We would have no plot, not really, without some overcoming of blankness, and Axl in particular overcomes the mist in his quest. A backstory fleshes out, in watery strokes albeit. The Buried Giant, as far as fantasy epics go, is awfully indistinct. Or rather, Ishiguro offers only mechanical and immediate glimpses into this world, a Britain on the cusp of the Middle Ages. Through Axl’s consciousness (and conscience), we see the vital precision in hand-to-hand combat, for example. Its patience, its slowness, its dependence on muscle memory. Or perhaps (dare I say) more boringly, we feel the very real peril involved in walking in the wild dark as an elderly person. The thrills in The Buried Giant come not from its sword and sorcery costumes, but from its Kafkaesque edges and gaps. This is a novel about not knowing.

And it’s here that The Buried Giant is most successful—as an evocation of not knowing. Axl and Beatrice’s quest unfolds as a series of choices and consequences severed, for the most part, from the anchor of memory. There’s an episodic vibe to the novel, a sense that it’s making itself up as it goes along. (It’s not). The novel strongly reminded me of some of the old RPGs I’d play on a Commodore 64 as a kid. The graphics weren’t great and I had to use my imagination a lot. The games were sometimes frustrating and slow. But perhaps you want a more, uh, literary comparison? Something more recent too? The Buried Giant recalls Ishiguro’s short story “A Village after Dark” a lot more than, say, A Game of Thrones or The Lord of the Rings. It’s a fantasy novel, but one that feels etiolated, its vivid colors drained. More Gustave Doré than Gustave Moreau.

While a precise indistinctness (forgive the oxymoron) is part of The Buried Giant’s program, there’s nothing indistinct about its heroes’ love for each other. Axl and Beatrice, A & B—can I say I came to love them? Or if I didn’t quite love them, I was rooting for them, say? Rooting for their survival, but specifically their survival as a they, a shared survival. Ishiguro successfully communicates their intimacy, their romance, their love, a love threatened by both the natural world and the supernatural return of lost memory. Their relationship is the heart of the novel upon which Ishiguro fixes his themes of memory, justice, vengeance, and love. Ishiguro’s commentary on those themes ultimately may feel pessimistic to many readers, particularly in the novel’s conclusion.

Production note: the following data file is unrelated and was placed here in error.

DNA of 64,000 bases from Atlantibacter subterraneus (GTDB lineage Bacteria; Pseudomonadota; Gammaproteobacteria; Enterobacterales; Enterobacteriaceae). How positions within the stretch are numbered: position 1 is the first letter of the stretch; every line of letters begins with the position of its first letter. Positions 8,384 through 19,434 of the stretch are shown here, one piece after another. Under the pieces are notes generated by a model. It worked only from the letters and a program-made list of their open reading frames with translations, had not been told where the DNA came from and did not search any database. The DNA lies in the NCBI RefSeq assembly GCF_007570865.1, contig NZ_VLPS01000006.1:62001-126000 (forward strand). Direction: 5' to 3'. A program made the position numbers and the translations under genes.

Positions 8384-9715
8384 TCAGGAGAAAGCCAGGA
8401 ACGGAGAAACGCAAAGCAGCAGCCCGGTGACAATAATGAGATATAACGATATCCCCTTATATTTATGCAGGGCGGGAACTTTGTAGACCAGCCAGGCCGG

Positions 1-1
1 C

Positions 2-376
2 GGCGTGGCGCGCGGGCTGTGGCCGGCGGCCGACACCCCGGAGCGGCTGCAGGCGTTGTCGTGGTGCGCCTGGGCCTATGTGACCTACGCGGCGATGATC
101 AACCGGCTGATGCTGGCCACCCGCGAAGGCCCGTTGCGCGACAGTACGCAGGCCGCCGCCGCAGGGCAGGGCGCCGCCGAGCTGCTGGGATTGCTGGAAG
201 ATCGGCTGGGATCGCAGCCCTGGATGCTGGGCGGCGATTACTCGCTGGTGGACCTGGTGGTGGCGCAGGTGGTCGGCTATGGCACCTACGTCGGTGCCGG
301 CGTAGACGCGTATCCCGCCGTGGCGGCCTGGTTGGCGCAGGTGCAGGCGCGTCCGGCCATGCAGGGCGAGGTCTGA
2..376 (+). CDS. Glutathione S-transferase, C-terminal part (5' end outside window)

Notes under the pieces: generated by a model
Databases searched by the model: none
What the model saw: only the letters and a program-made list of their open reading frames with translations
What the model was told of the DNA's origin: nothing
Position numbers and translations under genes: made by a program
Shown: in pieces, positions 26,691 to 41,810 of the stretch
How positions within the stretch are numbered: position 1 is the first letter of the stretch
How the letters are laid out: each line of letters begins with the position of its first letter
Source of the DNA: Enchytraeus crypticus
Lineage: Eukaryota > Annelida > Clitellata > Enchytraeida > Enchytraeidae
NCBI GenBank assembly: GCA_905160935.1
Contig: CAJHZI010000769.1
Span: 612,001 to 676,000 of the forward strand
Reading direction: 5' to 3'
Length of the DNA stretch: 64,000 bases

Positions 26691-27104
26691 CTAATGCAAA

Excepting the ones that we love and return to and obsess over, we retain little of the novels that we read. What memories remain are kernels—the outline of a plot, a strange lingering phrase or detail, a bright or bold character, a theme, an idea, an image. It’s the love between Axl and Beatrice that I’ll likely recall most strongly from the shadows of The Buried Giant. If we can’t remember, we can at least experience.

[Editorial note: Biblioklept originally published this review in October, 2015],

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Memory of Past Fragrments — Leonor Fini

Mémoire Des Fragments Passés (Memory of Past Fragments), 1984 by Leonor Fini (1908-1996)

To write often means remembering what never existed (Clarice Lispector)

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Almost no memory | A review of Kazuo Ishiguro’s The Buried Giant

In Kazuo Ishiguro’s 2015 novel The Buried Giant, a metaphysical mist engulfs sixth-century Britain, clouding the memories of all who inhabit the land. Saxons and Britons alike cannot recall their bellicose past. Against this mist, elderly Britons Axl and Beatrice seek their long-lost son. They meet a Saxon warrior who hunts an ancient she-dragon he’s vowed to slay. He’s aided by a youth, Edwin, who’s been exiled from his village after being bitten by a mythic creature. King Arthur’s aged nephew Sir Gawain lingers as a courtly protector, a figure from an already-bygone era; the mist seems to slowly rot his brain and his conscience, pushing him into paranoia and madness. There are Charonic ferrymen and awful ogres; there are mad monks and terrible pixies. A hellhound, a dragon, a poisoned goat. Rivers and mountains and crypts and villages. But most of all that mist.

Charon, Joachim Patinir

Ishiguro makes the reader experience that mist. He obscures. The action that occurs—and yes, there’s action here, measured action (often measured in a literal sense)—the action that occurs in The Buried Giant is almost always oblique, shadowed, indistinct, but also very mechanical. The memory-mist renders the world treacherous, immediate, a dark, vague place that offers its travelers no purchase of reference. Deceptive.